Market Commentary: Germany remains the driving force behind Euro-area's slow recovery

The US economic focus this week will include the FOMC minutes from the June meeting, consumer credit, the monthly budget statement and initial jobless claims. On July 9th, investors will review the FOMC minutes in an attempt to better forecast the timing of the first rate increase.  Expectations are that the minutes will re-affirm the view that rates will remain at historical low levels for a prolonged period.

Meanwhile, the US dollar continued to strengthen as speculation mounts that the Fed will raise rates sooner than anticipated. Goldman Sachs Group Inc. has brought forward its forecast for US interest rate increases to the 3rd quarter of 2015 following positive jobs data last week. Analysts at Goldman Sachs believe that the US is ‘beyond the crisis’. On the 10th of July, Initial Jobless Claims should continue to indicate a decline in the pace of firings by firms.

Asian stocks were subdued on Monday but continued trading near their three-year highs. The world’s share prices rallied strongly last week as US unemployment hit a six year low. Asian investors are shifting their attention to corporate earnings as markets head towards the earnings season. Analysts polled by Reuters expect earnings growth in the US of 6.2 percent for the second quarter of 2014, and a return to double-digits in the third and fourth quarter.

In Europe, Euro-area finance ministers begin a two-day meeting in Brussels as industrial production came out weaker than expected early this morning. Industrial output in Spain also lagged expectations. Seasonally adjusted production in Germany dropped 1.8 percent in May. Germany’s general economy continues to trend upwards, however, the growth rate appears to be slowing.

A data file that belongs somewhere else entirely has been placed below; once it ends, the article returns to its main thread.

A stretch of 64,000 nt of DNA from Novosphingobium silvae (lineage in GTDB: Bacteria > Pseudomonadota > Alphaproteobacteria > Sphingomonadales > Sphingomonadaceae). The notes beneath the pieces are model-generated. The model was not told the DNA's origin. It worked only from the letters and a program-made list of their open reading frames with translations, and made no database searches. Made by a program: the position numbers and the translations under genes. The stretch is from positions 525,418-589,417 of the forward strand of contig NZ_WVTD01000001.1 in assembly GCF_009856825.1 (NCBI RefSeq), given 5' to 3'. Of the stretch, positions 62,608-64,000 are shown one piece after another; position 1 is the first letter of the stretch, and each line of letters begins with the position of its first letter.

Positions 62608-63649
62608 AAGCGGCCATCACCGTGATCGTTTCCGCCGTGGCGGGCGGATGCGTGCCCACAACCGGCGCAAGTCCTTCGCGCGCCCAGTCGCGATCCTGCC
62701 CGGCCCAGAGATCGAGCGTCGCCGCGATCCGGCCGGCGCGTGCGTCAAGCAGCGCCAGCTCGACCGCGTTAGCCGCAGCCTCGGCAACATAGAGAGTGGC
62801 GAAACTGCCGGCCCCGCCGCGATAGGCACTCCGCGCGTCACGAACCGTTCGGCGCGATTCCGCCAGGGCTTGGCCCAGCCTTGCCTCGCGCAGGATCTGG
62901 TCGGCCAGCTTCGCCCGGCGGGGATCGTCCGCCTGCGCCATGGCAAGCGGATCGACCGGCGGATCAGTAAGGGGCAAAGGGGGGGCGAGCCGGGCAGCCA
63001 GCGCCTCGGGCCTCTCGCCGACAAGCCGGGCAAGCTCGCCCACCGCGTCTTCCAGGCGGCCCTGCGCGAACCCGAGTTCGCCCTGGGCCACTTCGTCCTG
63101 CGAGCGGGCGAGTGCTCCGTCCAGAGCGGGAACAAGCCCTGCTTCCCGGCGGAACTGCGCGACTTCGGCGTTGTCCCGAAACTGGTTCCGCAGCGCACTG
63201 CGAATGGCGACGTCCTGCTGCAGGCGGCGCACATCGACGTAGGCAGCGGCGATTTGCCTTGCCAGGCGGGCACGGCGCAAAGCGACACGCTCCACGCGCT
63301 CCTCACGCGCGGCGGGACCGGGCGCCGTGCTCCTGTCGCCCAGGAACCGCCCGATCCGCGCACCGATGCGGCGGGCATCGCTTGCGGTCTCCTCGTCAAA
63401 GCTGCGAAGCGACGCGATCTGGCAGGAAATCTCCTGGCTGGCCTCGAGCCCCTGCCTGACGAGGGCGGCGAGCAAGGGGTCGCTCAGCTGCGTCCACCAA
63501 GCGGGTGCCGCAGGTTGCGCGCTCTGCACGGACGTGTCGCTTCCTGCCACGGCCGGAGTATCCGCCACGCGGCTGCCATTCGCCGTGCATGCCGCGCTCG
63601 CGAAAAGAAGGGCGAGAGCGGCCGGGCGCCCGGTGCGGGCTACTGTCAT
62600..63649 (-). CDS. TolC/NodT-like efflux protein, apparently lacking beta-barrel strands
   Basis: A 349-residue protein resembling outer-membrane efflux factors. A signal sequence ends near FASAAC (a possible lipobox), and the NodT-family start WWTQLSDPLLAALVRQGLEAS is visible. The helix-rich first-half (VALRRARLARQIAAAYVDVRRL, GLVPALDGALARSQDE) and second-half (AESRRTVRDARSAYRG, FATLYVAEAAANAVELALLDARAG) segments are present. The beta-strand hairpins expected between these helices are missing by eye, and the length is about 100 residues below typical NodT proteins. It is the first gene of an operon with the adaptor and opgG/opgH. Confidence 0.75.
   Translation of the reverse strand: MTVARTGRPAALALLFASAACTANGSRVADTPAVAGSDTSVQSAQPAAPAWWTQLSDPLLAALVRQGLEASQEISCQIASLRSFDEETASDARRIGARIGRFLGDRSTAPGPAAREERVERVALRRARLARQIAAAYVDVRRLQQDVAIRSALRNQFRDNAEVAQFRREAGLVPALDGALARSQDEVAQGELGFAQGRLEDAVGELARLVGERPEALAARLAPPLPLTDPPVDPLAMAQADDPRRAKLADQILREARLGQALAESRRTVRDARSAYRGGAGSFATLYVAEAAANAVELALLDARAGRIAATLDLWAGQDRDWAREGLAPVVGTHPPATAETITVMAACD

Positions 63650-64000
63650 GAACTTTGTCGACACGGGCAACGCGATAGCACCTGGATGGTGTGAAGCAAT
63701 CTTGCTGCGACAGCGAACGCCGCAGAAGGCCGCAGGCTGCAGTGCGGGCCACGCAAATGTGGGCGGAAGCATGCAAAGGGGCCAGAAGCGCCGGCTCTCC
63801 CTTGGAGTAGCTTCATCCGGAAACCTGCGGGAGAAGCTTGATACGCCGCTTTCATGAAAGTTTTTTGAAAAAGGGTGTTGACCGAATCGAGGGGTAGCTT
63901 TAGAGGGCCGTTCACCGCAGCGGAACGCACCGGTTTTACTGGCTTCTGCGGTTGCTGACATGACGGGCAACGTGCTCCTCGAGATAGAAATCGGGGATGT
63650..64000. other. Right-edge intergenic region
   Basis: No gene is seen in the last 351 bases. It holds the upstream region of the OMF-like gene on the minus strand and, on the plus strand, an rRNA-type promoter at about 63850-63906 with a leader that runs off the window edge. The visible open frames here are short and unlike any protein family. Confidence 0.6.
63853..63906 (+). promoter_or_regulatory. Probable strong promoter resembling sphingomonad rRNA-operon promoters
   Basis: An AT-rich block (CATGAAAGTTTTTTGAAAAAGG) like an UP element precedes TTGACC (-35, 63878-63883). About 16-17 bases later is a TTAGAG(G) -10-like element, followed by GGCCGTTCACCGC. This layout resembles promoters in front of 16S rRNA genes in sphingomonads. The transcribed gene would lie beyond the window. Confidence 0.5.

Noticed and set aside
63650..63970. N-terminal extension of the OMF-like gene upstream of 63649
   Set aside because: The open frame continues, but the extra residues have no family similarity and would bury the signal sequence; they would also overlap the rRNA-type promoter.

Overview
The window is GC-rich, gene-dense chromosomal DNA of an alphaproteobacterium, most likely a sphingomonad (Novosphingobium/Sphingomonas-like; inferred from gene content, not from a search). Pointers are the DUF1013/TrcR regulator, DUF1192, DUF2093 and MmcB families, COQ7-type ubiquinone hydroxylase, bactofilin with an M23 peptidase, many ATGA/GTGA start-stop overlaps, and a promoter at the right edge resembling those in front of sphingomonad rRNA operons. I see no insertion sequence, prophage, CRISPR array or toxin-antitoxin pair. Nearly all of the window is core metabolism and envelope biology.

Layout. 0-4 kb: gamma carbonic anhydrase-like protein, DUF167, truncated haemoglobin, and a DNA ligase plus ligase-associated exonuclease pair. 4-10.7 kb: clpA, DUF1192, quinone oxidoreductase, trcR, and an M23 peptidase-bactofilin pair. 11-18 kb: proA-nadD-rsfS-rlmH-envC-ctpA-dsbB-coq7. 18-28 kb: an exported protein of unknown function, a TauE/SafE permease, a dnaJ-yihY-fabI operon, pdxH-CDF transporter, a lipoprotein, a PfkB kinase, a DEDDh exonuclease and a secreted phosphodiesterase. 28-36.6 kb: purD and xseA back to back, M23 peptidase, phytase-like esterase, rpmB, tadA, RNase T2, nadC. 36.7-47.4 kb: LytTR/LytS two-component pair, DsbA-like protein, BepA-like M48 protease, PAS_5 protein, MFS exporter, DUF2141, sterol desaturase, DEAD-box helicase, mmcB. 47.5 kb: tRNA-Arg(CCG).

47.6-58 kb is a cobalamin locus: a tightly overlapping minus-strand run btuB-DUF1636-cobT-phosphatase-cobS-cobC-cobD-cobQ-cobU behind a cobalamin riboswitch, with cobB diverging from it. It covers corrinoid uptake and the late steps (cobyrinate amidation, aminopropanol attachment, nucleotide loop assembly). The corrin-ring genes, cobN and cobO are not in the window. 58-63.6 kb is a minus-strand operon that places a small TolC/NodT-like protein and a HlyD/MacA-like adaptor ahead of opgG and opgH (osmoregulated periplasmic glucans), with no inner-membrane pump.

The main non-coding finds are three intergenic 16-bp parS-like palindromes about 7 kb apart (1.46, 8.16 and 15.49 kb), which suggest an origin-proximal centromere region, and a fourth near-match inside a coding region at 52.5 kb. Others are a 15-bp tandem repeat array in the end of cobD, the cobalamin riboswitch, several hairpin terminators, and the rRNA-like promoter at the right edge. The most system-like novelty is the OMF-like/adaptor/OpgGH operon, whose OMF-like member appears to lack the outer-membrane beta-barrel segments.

Germany remains the driving force for the euro-area’s slow recovery. Tensions in Ukraine may be an important factor contributing to the decrease in business outlook. Policy makers left interest rates unchanged last week and unveiled details of a new lend program aimed at boosting credit supply.

Meanwhile, the IMF signaled a cut to its global growth forecast, saying investment is still weak. The IMF believes that US growth will accelerate in the coming months while Asia will avoid an economic hard landing. Europe remains subject to economic weakness.

IMF Chief Christine Lagarde is concerned that Euro area inflation remains too low and cautioned governments on their plans to support the recovery. Public policy must be dictated by debt sustainability thus countries cannot undertake major infrastructure investments if their medium-term obligations are unsustainable.

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